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Issue 119 - All Change May Not be Progress, But All Progress is the Result of Change

Woodens Wisdom
Wooden's Wisdom - Volume 3 Issue 119
Craig Impelman Speaking |  Championship Coaches |  Champion's Leadership Library Login

 

ALL CHANGE MAY NOT BE PROGRESS, BUT ALL PROGRESS IS THE RESULT OF CHANGE

 
These timeless words of wisdom from Coach Wooden continue to become more and more important as technology improves our communication, and the opportunities for change continue to increase.
 
The word progress is almost always welcomed. The word change sometimes creates resistance.
 
Robert Kennedy put it this way: Progress is a nice word. But change is its motivator. And change has its enemies.
 
Benjamin Franklin clearly described the necessity for change: When you're finished changing, you're finished.
 
Albert Einstein took the idea a step further with his definition of insanity: Insanity: doing the same thing over and over again and expecting different results.
 
In his book, Wooden: A Lifetime of Observations and Reflections on and Off the Court, with Steve Jamison, Coach Wooden put the idea in proper perspective:
 
You must never stand still. You're either moving upward a little bit or you're going the other way.
 
You can't expect to go upward too quickly, but you can sure go down very quickly. The slide down happens in a hurry. Progress comes slowly but steadily if you are patient and prepare diligently.
 
Youth is a time of impatience. Young people can't understand why the problems of society can't be solved right now.
 
They haven't lived long enough to fully understand human nature, and lack the patience that eventually brings an understanding of the relatively slow nature of change.
 
On the other hand, older people often become set in their ways, fear change, and accept problems that should be addressed and resolved.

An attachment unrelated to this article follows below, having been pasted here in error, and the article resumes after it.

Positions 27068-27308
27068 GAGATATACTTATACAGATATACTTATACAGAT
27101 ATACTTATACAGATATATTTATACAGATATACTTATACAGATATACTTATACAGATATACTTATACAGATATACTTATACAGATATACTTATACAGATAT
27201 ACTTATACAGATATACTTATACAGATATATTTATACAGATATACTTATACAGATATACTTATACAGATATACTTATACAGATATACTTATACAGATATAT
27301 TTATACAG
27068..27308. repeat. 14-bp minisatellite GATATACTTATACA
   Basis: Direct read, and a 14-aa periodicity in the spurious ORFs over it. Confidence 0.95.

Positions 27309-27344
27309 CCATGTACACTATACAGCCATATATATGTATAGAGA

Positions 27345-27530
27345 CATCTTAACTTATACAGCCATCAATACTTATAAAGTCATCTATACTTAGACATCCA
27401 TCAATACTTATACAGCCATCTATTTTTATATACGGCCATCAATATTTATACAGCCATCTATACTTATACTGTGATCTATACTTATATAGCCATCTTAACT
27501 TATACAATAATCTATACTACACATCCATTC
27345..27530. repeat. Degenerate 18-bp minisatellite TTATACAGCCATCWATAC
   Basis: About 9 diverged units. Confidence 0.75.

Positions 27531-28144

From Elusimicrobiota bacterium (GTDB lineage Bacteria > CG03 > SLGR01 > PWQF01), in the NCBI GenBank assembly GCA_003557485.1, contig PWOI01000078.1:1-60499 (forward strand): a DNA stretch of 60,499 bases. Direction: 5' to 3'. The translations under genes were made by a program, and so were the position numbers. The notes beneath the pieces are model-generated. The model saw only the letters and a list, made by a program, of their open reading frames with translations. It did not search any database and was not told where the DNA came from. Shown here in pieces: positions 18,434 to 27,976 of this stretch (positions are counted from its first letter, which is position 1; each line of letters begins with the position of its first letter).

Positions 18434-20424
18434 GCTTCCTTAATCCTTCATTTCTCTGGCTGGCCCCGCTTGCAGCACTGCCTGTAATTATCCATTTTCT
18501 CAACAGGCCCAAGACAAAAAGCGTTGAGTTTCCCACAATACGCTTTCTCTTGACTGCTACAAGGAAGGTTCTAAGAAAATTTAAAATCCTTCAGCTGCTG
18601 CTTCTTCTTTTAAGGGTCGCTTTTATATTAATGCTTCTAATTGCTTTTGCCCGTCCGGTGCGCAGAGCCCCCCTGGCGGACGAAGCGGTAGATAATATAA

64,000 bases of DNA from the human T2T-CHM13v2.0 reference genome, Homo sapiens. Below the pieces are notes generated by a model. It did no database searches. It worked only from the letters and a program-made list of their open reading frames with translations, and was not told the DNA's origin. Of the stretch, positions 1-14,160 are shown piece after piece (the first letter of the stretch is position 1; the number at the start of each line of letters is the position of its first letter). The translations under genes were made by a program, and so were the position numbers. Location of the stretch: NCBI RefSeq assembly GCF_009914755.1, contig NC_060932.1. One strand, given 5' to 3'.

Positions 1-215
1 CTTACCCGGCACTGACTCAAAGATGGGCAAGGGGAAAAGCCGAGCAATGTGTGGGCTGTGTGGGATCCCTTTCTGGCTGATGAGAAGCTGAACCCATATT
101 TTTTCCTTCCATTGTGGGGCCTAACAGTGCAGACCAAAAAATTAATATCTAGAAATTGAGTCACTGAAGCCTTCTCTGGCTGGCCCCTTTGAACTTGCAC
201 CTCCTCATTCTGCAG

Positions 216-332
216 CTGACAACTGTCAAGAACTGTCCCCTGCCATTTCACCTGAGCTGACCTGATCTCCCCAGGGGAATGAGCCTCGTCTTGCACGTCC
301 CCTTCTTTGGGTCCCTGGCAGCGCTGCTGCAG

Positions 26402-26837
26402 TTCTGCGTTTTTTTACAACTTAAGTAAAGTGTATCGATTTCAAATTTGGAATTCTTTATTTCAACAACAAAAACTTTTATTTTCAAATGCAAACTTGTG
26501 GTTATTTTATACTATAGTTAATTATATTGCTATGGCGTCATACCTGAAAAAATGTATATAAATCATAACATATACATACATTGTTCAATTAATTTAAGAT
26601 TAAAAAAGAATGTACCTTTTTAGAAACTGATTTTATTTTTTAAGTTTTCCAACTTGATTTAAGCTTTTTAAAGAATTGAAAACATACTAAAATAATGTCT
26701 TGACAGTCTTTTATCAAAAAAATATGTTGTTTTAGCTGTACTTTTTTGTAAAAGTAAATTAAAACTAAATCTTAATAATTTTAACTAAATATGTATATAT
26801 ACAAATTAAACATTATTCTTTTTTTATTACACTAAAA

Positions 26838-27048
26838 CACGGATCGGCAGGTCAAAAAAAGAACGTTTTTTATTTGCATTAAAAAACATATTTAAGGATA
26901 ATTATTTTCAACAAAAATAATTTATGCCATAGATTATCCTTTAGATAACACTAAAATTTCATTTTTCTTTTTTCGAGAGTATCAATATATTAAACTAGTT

The young must remember that all good and worthwhile things take time (and that is exactly as it should be).
 
Their elders must remember that although not all change is progress, all progress is the result of change (and to resist or fear change is often to get in the way of progress).
 
The practice of reminding any group that All change may not be progress, but all progress is the result of change when introducing a new program has a positive effect.
 
The idea communicates clearly that while there is no guarantee this new program will work, there is a possibility of improvement.
 
On the other hand, if we don't try something new there is no possibility of improvement.
 
This understanding creates an environment where people rally and take the approach: Let's give it our best shot and see if we can make something positive happen.
 
As Franklin D. Roosevelt said: There are many ways of going forward, but only one way of standing still.
 
 

Yours in Coaching,
 
 
Craig Impelman
 
 
Twitter: @woodenswisdom


 

 

 

Watch Video

Application Exercise

COACH'S
Favorite Poetry
AND PROSE

 

The Builders

 

All are architects of Fate,
Working in these walls of Time;
Some with massive deeds and great,
Some with ornaments of rhyme.

Nothing useless is, or low;
Each thing in its place is best;
And what seems but idle show
Strengthens and supports the rest.

For the structure that we raise,
Time is with materials filled;
Our to-days and yesterdays
Are the blocks with which we build.

Truly shape and fashion these;
Leave no yawning gaps between; Think not, because no man sees,
Such things will remain unseen.

In the elder days of Art,
Builders wrought with greatest care
Each minute and unseen part;
For the Gods see everywhere.

Let us do our work as well,
Both the unseen and the seen;
Make the house, where Gods may dwell,
Beautiful, entire, and clean.

Else our lives are incomplete,
Standing in these walls of Time,
Broken stairways, where the feet
Stumble as they seek to climb.

Build to-day, then, strong and sure,
With a firm and ample base;
And ascending and secure
Shall to-morrow find its place.

Thus alone can we attain
To those turrets, where the eye
Sees the world as one vast plain,
And one boundless reach of sky.


Henry Wadsworth Longfellow
(1807-1882)
 

 

 

 

 

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